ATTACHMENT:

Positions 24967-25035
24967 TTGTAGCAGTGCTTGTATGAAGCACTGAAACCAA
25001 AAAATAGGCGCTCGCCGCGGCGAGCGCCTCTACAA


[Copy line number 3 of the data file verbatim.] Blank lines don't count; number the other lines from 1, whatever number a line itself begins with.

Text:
25001 AAAATAGGCGCTCGCCGCGGCGAGCGCCTCTACAA